Stage Parent Survival Guide

First published in 2002, The Stage Parent Survival Guide by Robyne Baruchel is an invaluable resource for parents and guardians of school-aged children in the Canadian film and TV industry.

The Guide spells out all of the rules negotiated and enforced by ACTRA to protect and support underage performers.

Click on the book  for the electronic version or contact ACTRA to arrange receiving your own copy.

Three Simple Rules:

  1. You are not alone.  As a parent of a child working in film, television and commercials, you want to fully understand your child’s rights and working conditions under ACTRA agreements. Remember to ask questions – when it comes to protecting children there are no stupid questions! A legitimate talent agent will help guide most business decisions and, as always, ACTRA is here to help you.
  2. ACTRA’s collective agreements protect your child.  ACTRA agreements set minimum terms and working conditions for ACTRA members, including young performers. ACTRA members are free to negotiate up from these minimums but cannot negotiate below them. Always ask your agent which ACTRA agreement applies to the production and get a copy of that agreement from your ACTRA Branch or online. You’ll have lots of time on set to read the whole agreement but make sure to familiarize yourself with the minor’s section before arriving on set.

While ACTRA representatives do visit sets they also rely on you to inform them if these terms and conditions are being breached. You are the front line of defence to protect your child and ACTRA is only a phone call away.

  1. Don’t forget to be a parent. Children need to know they are loved and accepted. They must enjoy a certain degree of success in their lives and need encouragement and recognition, beyond their success as a performer.

On set, you are the best judge of your child’s capabilities. Remember, you, or a guardian appointed by you, must always be with children under the age of 16. If a production makes a special request that you are uncomfortable with, or if you believe your child’s health or welfare is being threatened, speak up! When in doubt, contact your child’s agent or ACTRA. If you believe your child may be in physical danger or is being worked overtime, give ACTRA a call immediately!

Frequently Asked Questions

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On-set tips for parents and child performers

  • Performing on a film, television, digital media, or radio program or commercial is work, so please encourage your child to take it seriously.
  • Help your child understand the nature of his or her role and follow instructions if needed. Although a child’s moods can be unpredictable, as an attending parent or guardian it’s your responsibility to ensure your child cooperates with any reasonable request. Always keep in mind that your child has been hired to perform as instructed – provided that these instructions don’t violate ACTRA agreements and are not uncomfortable for either you or your child.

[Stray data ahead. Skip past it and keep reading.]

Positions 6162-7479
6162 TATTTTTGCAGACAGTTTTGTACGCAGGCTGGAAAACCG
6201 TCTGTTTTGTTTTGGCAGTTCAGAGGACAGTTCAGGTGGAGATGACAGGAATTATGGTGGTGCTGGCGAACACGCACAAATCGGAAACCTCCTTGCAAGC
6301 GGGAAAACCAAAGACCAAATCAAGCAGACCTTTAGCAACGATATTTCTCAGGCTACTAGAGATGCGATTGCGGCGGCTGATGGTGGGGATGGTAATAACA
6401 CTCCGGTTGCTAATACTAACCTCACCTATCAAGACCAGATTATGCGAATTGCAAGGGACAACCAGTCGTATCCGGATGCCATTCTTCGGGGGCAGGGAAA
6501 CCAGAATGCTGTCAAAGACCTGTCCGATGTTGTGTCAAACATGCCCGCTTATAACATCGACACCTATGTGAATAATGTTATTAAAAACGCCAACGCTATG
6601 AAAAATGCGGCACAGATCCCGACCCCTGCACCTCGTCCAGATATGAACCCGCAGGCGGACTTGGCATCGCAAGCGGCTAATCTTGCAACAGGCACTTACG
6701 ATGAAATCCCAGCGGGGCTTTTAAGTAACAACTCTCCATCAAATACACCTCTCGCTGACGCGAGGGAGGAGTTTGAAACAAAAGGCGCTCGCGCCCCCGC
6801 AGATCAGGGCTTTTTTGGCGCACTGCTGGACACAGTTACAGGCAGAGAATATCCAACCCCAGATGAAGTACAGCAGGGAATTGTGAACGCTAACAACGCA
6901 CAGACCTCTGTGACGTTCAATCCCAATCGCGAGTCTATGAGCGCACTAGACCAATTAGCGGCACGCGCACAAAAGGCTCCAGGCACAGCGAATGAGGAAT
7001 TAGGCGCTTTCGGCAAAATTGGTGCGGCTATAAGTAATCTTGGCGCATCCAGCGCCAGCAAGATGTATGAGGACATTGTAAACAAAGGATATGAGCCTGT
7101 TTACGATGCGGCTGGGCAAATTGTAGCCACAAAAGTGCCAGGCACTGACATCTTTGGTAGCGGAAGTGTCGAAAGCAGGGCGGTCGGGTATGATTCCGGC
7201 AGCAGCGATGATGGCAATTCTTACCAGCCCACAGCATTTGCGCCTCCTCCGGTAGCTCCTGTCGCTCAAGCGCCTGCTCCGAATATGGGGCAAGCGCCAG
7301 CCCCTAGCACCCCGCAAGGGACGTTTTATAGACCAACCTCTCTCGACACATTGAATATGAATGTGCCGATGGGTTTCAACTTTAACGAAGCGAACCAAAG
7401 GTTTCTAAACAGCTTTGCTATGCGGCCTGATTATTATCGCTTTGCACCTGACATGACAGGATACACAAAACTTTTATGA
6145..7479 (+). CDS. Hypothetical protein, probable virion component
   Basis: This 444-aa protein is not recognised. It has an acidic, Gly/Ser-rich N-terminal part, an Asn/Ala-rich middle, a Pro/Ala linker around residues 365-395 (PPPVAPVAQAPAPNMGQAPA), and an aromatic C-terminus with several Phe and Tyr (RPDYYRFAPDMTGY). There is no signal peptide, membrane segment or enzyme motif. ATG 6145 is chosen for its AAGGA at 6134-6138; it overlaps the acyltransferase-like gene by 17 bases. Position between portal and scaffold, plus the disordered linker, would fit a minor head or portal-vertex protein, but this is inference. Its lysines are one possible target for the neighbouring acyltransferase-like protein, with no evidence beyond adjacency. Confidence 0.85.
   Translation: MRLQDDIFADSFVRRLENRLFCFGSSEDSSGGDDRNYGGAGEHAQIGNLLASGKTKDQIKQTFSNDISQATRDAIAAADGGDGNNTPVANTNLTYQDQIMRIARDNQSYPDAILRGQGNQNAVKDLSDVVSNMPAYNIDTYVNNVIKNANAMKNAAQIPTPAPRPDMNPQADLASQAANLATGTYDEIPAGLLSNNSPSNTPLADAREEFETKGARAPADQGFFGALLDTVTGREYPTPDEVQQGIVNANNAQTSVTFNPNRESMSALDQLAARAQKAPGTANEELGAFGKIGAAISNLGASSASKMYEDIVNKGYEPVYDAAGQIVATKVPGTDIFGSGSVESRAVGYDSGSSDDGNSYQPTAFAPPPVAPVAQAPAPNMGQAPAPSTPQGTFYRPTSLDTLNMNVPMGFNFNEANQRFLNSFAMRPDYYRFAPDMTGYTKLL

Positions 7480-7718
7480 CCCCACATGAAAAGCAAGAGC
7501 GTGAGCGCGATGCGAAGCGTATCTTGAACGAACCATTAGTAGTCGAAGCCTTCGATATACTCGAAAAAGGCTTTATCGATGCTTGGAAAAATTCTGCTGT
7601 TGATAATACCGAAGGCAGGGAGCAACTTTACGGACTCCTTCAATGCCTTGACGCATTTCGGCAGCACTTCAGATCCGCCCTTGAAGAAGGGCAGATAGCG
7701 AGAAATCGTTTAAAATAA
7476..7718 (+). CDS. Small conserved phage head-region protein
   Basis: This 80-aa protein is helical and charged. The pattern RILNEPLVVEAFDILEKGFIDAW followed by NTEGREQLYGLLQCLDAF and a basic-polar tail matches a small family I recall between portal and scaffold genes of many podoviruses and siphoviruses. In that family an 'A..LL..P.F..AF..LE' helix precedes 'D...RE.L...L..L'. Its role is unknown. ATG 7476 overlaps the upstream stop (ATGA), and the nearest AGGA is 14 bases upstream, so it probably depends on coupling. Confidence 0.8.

• If your child is asked to do something that feels wrong, trust your instincts. You have a right to say ‘no,’ or call ACTRA. If your child has a potential emotional or physical reaction such as fear of heights, which may affect his or her performance, or an allergy, always tell the producers at the time of booking. ACTRA agreements contain clauses that protect minors from performing subject matter of a psychologically damaging nature.
  • It’s your right and responsibility to be near where your child is working and to have contact with him or her between takes. Don’t leave, even if production staff say, “Stay clear” on a tight set.
  • Make sure your child is well-rested and prepared to do his or her best work. Producers rely on you to honestly tell them how your child is feeling and whether this may jeopardize the next day’s shooting schedule. If your child is old enough to be asked to work overtime (ages 12 to 15) but he or she is overtired – just say no!
  • The set is not a social club or child care centre. Siblings, friends and relatives should not be invited to come on set and watch your child perform. Obtain clearances long before the production date if you must bring another individual with you.
  • Make sure you know exactly when and where your child should report for work and note this in your diary.
  • Make sure you know what you’re expected to provide for your child on the shoot such as clothing, toys, etc.
  • There may be a lot of waiting time on set, so you should bring books, quiet games and other material to occupy younger children.
  • Although you may be told that the shoot may take less time than the maximum allowed for children under ACTRA agreements, you should be prepared to stay until the approved time limit for your child is reached. Productions frequently take longer than anticipated, so book babysitters and other activities accordingly.
  • Ask if transportation is provided. If it is, make sure you know where to get the bus or van and at what time. Leave yourself lots of time to get there and remember to account for travel time when booking babysitters.

BCMPA – Working with Minors – Quick Facts (supplementary document for BC only)